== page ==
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Bad, Naughty Invasive Plants

and what to do about them

By Kate Bryant July 21, 2010

Salt cedar (Tamarisk ramosissima)

First of all, we must remember there really are no bad plants – just plants growing in the wrong places. Okay, with that out of the way…

The City of Portland is on a mission to try to control the spread of 15 of the most perniciously invasive plant species in the Metro area.

These plants have been introduced as garden ornamentals, in feed or, in some cases, have simply hitch-hiked on people’s shoes, in bird poop or hidden among other desirable plants. They usually start out innocently enough – sometimes, if they’re pretty, they are even tended by gardeners – but soon become established and begin to spread out of control.

In response to the overwhelming number of invasive plants plaguing our region, the City has adopted the Portland Early Detection and Rapid Response program to try to prevent the spread of the most fiercely invasive plants on the lists. Beginning July 1, 2010, Portland property owners are required to remove any species on the Required Eradication List.

Already wreaking havoc on agricultural land and native plants in our region, these invaders have been aggressively removed from public lands in recent years. Now, the City is requiring property owners to share the responsibility – since removing the plants from public property does no good if they just keep creeping back in from untended private property.

The City offers property owners free assistance to identify and remove the following plants:

1. Russian Knapweed (Acroptilon repens )
2. False Brome (Brachypodium sylvaticum )
3. Italian Thistle or Slender Flowered Thistle (Carduus pycnocephalus and Carduus tenuiflorus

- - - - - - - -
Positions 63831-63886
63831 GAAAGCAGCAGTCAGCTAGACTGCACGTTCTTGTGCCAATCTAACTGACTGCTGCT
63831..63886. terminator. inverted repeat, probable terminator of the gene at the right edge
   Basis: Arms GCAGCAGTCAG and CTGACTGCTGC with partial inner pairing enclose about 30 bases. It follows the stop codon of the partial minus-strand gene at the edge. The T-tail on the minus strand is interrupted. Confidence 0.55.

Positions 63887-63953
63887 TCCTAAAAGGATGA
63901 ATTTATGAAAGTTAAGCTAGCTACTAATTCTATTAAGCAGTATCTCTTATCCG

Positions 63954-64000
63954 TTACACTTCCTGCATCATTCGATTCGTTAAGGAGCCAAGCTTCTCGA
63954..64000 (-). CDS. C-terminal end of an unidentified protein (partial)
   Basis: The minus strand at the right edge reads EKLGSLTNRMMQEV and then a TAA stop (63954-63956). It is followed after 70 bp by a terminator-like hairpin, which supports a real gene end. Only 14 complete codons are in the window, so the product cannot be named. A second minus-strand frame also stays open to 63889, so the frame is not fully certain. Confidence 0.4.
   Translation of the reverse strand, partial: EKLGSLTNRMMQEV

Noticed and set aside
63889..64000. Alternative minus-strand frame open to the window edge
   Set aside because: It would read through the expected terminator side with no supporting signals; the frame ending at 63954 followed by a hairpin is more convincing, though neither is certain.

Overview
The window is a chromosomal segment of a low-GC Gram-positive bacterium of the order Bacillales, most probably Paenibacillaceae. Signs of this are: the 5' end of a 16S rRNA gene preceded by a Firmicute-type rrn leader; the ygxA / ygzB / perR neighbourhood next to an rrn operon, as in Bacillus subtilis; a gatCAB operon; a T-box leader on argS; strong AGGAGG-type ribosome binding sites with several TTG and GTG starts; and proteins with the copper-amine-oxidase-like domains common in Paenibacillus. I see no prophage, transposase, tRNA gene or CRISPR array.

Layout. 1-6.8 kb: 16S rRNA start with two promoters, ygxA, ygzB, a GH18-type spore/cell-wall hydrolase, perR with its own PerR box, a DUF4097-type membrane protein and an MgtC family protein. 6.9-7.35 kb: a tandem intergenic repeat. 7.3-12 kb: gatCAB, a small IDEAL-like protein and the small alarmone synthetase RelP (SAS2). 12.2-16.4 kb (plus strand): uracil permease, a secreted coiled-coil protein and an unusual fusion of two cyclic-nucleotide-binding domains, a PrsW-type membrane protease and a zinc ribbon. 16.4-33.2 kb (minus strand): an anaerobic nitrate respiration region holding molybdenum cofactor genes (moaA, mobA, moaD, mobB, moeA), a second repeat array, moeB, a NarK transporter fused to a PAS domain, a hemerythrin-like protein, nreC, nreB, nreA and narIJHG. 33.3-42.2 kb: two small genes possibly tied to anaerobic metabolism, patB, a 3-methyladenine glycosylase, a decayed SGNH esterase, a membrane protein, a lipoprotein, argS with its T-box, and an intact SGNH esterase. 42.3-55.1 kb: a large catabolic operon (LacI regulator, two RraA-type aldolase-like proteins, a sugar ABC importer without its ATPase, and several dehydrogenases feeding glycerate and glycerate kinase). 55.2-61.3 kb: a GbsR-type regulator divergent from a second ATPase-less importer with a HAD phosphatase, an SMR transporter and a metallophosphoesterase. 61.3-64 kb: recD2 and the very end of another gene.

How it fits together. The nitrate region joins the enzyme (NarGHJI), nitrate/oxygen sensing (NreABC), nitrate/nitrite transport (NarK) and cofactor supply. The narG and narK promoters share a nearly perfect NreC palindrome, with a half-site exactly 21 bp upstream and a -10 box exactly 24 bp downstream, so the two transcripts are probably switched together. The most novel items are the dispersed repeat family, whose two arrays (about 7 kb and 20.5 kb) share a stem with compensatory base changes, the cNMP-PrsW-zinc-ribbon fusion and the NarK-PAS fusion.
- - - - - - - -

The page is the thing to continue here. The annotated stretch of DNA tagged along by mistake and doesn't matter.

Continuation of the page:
4. Jubata grass (Cortaderia jubata )
5. Paterson’s Curse (Echium plantagineum )
6. Giant Hogweed (Heracleum mantegazzianum )
7. Orange Hawkweed (Hieracium aurantiacum )
8. Meadow Hawkweed (formerly listed as Yellow Hawkweed)(Hieracium pratense, syn. H. cespitosum )
9. Policeman’s Helmet (Impatiens glandulifera )
10. Scotch Thistle (Onopordum acanthium )
11. Common Reed (Phragmites australis – introduced variation only)
12. Kudzu (Pueraria lobata )
13. Blessed Milk Thistle (Silybum marianum )
14. Saltcedar (Tamarix ramosissima )
15. Gorse (Ulex europaeus )

You can identify these plants here – click on the name for images and details. The page also includes fact sheets to help with eradication and contact information if you need to speak with someone.

While many of these plants show up in disturbed areas alongside roads or on large construction sites and the like, I have seen several of them popping up in people’s gardens. I even found Scotch thistle emerging in my own garden this spring – probably spread by birds. It’s worth taking a look at the list and just getting to know these plants so you can keep an eye out for them. Several of them have very icky qualities, such as producing toxic sap (giant hogweed) or painfully glass-like, sharp leaves (Scotch thistle) that make removal quite torturous. But, it must be added, not impossible!

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More information on invasive plant management can be found here.

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